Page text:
Why I write How I write
I've found that my writing tends to create strong reactions. People either love it or hate it. I have to say, while it would be nice to be all things to all people, I'm not unhappy to have my books be a catalyst for strong emotion. Because for me, that's the point.
When someone reads one of my books, I want them to have an experience. I want them, at the end of it, to have felt that something happened to them because they took the time to read what I wrote. I'm not talking about cheap thrills here. While I'm sure some will disagree (and there will always be disagreement, that's the way the arts cookie crumbles) I never include a disturbing moment simply to disturb. I include it because when I'm writing, I have a feeling for the book as a whole, for the experience I'm trying to create for the reader, and I've decided that it fits. I'm not interested in writing about murder or death or sexual abuse as a one dimensional, purely palatable experience. You should feel these things, in my opinion. Dead bodies stink. Abused children leave a dark hole in the world. Death is forever.
Melodramatic, maybe, but not dishonest. That's how I see it.
There is the other side, too. I want readers to experience the beauty when it exists. Good is as much a part of the experience as bad. I think you can have gratuitous sorrow in the same way as you can have gratuitous violence, or a propensity of too-happy endings. Love can be as thrilling as chasing a killer. Strong emotions have sharp edges and hard impacts, and I hope to have the reader feel them.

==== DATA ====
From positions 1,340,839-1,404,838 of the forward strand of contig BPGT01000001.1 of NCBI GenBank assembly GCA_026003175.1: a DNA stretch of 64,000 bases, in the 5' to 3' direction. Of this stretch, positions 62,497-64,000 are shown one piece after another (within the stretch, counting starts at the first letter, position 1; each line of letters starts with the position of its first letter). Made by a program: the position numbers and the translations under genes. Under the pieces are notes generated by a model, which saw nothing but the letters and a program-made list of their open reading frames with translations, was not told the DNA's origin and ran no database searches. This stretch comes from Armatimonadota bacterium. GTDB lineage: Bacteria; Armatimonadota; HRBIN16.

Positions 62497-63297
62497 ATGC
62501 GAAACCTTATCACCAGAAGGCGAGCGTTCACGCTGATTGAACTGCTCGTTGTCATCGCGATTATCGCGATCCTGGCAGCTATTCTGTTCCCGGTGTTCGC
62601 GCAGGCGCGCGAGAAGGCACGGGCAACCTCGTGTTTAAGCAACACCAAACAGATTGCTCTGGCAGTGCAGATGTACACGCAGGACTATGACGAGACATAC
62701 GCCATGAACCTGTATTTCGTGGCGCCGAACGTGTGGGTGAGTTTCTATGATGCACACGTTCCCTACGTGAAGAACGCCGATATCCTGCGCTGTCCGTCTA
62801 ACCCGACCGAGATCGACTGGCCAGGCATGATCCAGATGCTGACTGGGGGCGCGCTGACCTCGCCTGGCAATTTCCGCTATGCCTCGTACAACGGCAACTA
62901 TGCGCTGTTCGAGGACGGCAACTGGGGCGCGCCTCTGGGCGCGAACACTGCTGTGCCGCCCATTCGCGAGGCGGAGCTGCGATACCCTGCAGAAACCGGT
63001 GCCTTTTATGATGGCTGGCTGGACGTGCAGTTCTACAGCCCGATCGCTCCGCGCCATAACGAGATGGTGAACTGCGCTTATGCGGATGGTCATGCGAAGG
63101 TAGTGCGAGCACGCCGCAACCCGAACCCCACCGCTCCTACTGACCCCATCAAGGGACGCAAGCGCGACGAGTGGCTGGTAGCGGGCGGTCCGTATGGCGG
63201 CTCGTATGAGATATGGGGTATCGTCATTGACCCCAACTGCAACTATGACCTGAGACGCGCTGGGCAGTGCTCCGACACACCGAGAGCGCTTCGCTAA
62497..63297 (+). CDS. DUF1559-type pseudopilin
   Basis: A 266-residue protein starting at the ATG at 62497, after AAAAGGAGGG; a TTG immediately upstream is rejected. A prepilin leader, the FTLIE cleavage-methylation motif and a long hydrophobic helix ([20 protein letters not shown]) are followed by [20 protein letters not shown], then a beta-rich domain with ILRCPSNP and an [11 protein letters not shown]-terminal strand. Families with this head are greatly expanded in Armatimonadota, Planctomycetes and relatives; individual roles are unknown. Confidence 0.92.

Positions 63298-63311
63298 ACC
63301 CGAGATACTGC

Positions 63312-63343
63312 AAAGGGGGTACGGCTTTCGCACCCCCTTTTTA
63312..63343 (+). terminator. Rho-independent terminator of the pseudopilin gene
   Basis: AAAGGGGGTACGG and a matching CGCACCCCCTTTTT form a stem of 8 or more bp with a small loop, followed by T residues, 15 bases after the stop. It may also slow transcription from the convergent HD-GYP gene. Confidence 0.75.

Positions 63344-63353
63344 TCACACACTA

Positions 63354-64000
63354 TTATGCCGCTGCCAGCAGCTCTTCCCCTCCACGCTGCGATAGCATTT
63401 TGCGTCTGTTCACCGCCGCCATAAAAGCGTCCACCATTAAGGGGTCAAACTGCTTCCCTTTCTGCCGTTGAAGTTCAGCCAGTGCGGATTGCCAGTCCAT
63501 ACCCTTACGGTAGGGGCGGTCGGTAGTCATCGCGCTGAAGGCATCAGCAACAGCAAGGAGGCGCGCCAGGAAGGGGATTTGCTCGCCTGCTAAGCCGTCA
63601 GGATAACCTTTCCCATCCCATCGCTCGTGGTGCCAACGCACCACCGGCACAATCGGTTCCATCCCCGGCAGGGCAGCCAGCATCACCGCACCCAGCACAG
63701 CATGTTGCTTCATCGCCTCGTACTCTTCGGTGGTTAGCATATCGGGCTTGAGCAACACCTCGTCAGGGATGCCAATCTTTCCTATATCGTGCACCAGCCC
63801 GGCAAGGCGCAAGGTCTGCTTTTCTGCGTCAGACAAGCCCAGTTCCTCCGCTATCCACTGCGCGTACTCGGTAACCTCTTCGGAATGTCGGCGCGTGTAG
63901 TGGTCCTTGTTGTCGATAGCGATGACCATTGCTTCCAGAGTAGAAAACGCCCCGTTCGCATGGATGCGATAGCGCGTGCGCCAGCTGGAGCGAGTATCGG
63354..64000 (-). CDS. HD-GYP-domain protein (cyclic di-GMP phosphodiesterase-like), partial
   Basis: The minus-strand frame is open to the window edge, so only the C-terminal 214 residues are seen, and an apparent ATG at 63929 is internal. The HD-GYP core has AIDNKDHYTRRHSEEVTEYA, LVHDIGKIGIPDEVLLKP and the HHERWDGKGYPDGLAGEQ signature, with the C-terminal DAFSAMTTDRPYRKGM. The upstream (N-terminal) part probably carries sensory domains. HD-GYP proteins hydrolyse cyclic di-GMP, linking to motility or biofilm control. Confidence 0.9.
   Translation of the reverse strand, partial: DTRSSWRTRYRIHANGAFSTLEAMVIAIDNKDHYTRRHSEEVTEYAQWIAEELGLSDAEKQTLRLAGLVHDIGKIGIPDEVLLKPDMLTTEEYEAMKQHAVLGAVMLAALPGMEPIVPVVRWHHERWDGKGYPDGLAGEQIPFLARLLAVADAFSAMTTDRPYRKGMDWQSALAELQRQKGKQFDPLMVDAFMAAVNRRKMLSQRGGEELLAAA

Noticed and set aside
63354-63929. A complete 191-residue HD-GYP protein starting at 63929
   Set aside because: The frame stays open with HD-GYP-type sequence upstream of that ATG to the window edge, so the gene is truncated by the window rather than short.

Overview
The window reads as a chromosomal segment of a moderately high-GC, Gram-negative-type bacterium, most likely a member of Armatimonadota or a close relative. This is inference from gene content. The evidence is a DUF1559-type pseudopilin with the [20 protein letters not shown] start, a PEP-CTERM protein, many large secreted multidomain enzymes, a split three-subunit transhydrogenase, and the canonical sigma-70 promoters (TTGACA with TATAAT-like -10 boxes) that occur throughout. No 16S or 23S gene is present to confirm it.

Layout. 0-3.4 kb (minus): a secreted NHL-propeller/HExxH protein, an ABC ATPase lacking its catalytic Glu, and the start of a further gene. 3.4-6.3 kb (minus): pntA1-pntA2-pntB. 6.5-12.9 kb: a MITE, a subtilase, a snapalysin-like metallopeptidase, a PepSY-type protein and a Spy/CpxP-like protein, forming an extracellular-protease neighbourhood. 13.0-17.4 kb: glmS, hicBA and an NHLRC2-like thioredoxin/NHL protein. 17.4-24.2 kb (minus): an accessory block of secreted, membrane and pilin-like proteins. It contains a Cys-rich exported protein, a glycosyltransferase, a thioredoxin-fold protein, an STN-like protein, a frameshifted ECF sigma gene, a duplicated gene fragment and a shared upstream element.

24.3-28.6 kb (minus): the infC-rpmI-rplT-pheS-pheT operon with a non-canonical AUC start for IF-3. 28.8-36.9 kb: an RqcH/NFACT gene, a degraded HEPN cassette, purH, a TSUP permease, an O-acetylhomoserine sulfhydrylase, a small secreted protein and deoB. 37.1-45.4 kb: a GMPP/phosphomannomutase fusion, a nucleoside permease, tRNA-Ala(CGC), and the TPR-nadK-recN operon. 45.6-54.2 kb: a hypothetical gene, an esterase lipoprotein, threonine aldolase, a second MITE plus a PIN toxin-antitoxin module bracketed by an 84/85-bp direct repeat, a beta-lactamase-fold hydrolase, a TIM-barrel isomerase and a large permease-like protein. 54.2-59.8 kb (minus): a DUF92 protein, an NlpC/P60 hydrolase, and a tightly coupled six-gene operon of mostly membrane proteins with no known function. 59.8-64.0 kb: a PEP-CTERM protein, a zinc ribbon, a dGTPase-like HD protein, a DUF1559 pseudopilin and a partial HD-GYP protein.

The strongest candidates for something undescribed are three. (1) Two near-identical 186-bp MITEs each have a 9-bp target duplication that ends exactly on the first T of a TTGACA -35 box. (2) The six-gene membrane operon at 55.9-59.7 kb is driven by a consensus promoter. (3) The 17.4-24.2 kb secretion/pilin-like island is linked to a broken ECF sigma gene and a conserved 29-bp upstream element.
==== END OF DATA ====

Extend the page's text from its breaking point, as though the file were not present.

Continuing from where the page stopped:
The above isn't what every reader wants from a book. It's not even always what I want from a book. But most of the time it is. I like being grabbed by the throat and taken for a ride. I don't mind if I end up with scabbed knees and a bump on that head that requires a few stitches. When I put down a book, I like to go "F**k Yeah!" (Come on now, sometimes it is the best way to say it.) I want to be wrenched and wrangled, I want tension in my stomach. If lovers are involved, I want to root for them, to have them be the wish fulfillment of us all.
Not much literature provides it all, and I'm not immodest enough to say that I provide it all, either. But it is what I intend. And it is what I am reaching for. And it is, in the end, why I write how I write. I hope to get there someday, or to at least achieve some really magnificent failures.
For all of those who read what I write, and encourage me, and send me the enthusiastic emails, I want you to know: I read them all and appreciate every one and every word. I'm not writing in a bell jar. I live to hear about people reading what I write. I like to hear about someone picking up one of my books at a garage sale for twenty five cents and not being able to stop reading it all weekend - because that's me, too! I've mined a lot of gold in used bookstores and library time and have picked up my share of novels at garage sales. When I was ten and we lived on top of a mountain in upstate New York, we lived in a rented house (the owner was producing a play off Broadway). The house was filled with books, mostly Science Fiction and Fantasy, and I read everything I could get my hands on. I'd crank up the space heater and read until the snow thawed.
I loved the writers who made that possible. I still do. To approach, however mildly, being a member of that same fraternity is a dream. So thanks for reading. I hope you keep doing so.